Seen from the air, Orbetello appears to float at the center of its lagoon. This small town in the south of Tuscany was severely scarred by bombing in World War II, and to describe the subsequent reconstruction work as anonymous would be euphemistic to say the least. No that the place is entirely devoid of charm, though. Visitors can still admire the remains of the old town walls, the odd patrician palace and, above all, a bustling, seafaring atmosphere. Here fishing is a major business. The local fishermen form a small, close-knit caste, and partly with their tongues in their cheeks, they proudly boast that they are ‘authentically noble’. Why? The story is a fascinating one and well worth telling.
It goes like this. In 1376, Pope Gregory XI gave in to the pleas of Catherine of Siena, later to be made a saint,and agreed to bring the papacy back to Italy from Avignon. During the voyage, his ship met a storm in the channel of Piombino and was forced to take shelter in the anchorage of Santa Liberata. The party then tried to sail on to Orbetello, but ran aground in the lagoon. At which point, the town’s fishermen went out in their boats to rescue the papal court and deliver them to safety in the cathedral courtyard. There and then, as a token of gratitude, the Pope granted the fishermen the title of ‘authentic nobility’. Ever since that day, on August 15 every year, they have made an offering of fish to the cathedral.
The fishermen have now joined forces in a cooperative called ‘La Peschereccia’, which holds the fishing rights for the lagoons of Orbetello. They also own a shop and a fish market, farm sea-bass fry for repopulation purposes, produce bottarga (salted mullet roe), smoked gray mullet and eel fillets and, every evening, serve the day’s catch cooked the local way, ‘all’orbetellese’, at a small restaurant situated in the local cultural and recreational association. The cooperative boasts 75 members and is run with managerial flair by Massimo Bernacchini, the man responsible for developing the processing and service side of the business. Incidentally, it was also Bernacchini who launched the production of bottarga in 1966.
It was most likely the Spanish who introduced the art of preserving fish to Orbetello. As early as the sixteenth century they had mastered the art of smoking eels and preserving fish in ‘escabece’, a warm sauce of vinegar, rosemary, garlic and pepper. To this day in Orbetello they pride themselves on their preserved eels: anguilla scavecciata (see the antiphony with ‘escabece’?) and anguilla sfumata (ie, smoked). Bottarga used to be produced here mainly for home consumption. ‘Now we are turning it into a business,’ says Bertacchini. ‘We have a certified laboratory and we are allowed to process and sell it, though the present laws don’t let us to sun-dry it. Nowadays we have to simulate the process in climate-controlled environments!’. The most famous Italian bottarga comes from Cabras in Sardinia, where the ponds are 20 times the size of Orbetello’s and many more Mugil cephalus are fished. Alas, the Sardinian ponds also happen to be diseased, and only very few workshops are authorized to process the roe. As a result, slowly but surely, Orbetello has managed to win itself a place in the sun. ‘Technically speaking, making bottarga its a pretty simple operation. All you have to do is extract the ovarial sacs from the female gray mullet, taking great care not to damage them. Then you salt them, leave them to rest for a few hours and let them dry. And that’s it. In Sardinia they age them longer. We like to keep them a bit softer. But we really have Mother Nature to thank for the end-product’. The tender, amber-colored bottarga of Orbetello is superb cut into fine slices and anointed with a few drops extra virgin olive oil and a squeeze of lemon. Another good way of serving it is grated on spaghetti with parsley, garlic and just a smidgen of red pepper.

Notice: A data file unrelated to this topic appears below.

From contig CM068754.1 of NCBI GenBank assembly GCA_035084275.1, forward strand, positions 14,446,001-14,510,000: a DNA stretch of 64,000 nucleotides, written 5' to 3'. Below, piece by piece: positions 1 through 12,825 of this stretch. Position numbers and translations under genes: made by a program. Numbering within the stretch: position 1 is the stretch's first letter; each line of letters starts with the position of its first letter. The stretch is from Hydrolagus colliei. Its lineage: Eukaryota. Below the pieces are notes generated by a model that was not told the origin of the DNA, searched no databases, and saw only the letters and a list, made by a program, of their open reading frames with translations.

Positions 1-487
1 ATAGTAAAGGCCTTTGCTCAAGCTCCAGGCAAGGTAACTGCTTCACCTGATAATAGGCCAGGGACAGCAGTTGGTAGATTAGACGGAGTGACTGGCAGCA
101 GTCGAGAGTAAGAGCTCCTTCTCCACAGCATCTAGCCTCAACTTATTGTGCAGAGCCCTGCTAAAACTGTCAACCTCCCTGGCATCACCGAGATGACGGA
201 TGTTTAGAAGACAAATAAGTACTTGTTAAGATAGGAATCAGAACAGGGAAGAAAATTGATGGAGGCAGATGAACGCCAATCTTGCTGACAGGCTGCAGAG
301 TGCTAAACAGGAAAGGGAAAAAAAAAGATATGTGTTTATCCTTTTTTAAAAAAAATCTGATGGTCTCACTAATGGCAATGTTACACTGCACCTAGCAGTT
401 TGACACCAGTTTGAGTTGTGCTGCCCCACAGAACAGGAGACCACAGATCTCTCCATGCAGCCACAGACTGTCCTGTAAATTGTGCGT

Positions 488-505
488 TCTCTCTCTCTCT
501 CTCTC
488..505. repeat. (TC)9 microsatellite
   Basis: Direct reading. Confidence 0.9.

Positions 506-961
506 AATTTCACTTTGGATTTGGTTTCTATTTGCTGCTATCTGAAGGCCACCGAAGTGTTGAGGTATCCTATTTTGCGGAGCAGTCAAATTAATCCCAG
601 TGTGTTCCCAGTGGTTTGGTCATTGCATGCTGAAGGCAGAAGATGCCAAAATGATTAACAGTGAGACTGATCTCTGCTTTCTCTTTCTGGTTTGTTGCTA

Where to eat
‘Aurelia’ state highway km 140
Tel. 0564 862179
Price: L. 50-70,000, wine excluded
Choose between a selection of ‘menù degustazione’ (fish, meat or vegetarian) or à la carte. The cuisine is local (Maremma country fare or the day’s catch) jazzed up, though not excessively so, by the chef. Quite a decent wine list.
Magliano in Toscana
Where to eat
Antica Trattoria Aurora
Via Chaise Lavagnini, 12-14
Tel. 0564 592030-592774
Prices: L 50-55,000, wine excluded
All credit cards
Lucio Gnani’s trattoria is one of the best in the Maremma. For first course, we recommend pappardelle with duck, gnudi with aromatic herbs or the classic local soup, acquacotta. For the main course, padellata alla maremmana (a mixed meat stew), roast rabbit with onions, grilled meats or goose breast in bramble vinegar. The wine list is interesting and features lots of local labels.
Where to stay
Via Mura di Levante, 34
Tel. 0564 867601
39 rooms, 12 suites
Prices: double room L. 200-250,000, suite L. 300-400,000
Hotel San Biagio
Via Dante, 36
Tel. 0564 860543
17 rooms, 4 suites
Prices: double room L. 210-290,000, suite L. 330-380,000
Where to shop
Tel. 0564 862636
Situated a stone’s throw from the Parco dell’Uccellina (the Maremma National Park), this old farm produces and sells cheese (fresh and mature sheep’s, fresh goat’s, primo fiore, caciotta, mixed goat’s-sheep’s), fruit, vegetables, oil and honey.
Orbetello Pesca Lagunare
Via Leopardi 9
Tel. 0564 860288
The cooperative has held the fishing rights for the lagoon of Orbetello for the last ten years. It sells local bottarga, smoked gray mullet fillets and smoked eel in hot sauce. You can taste the various products at the ‘I pescatori’ cultural and recreational association at the same address.
Piero Sardo, a gourmet and f&w writer, is a Slow Food vice-president and manager of the association’s Presidia Office
English adaptation by John irving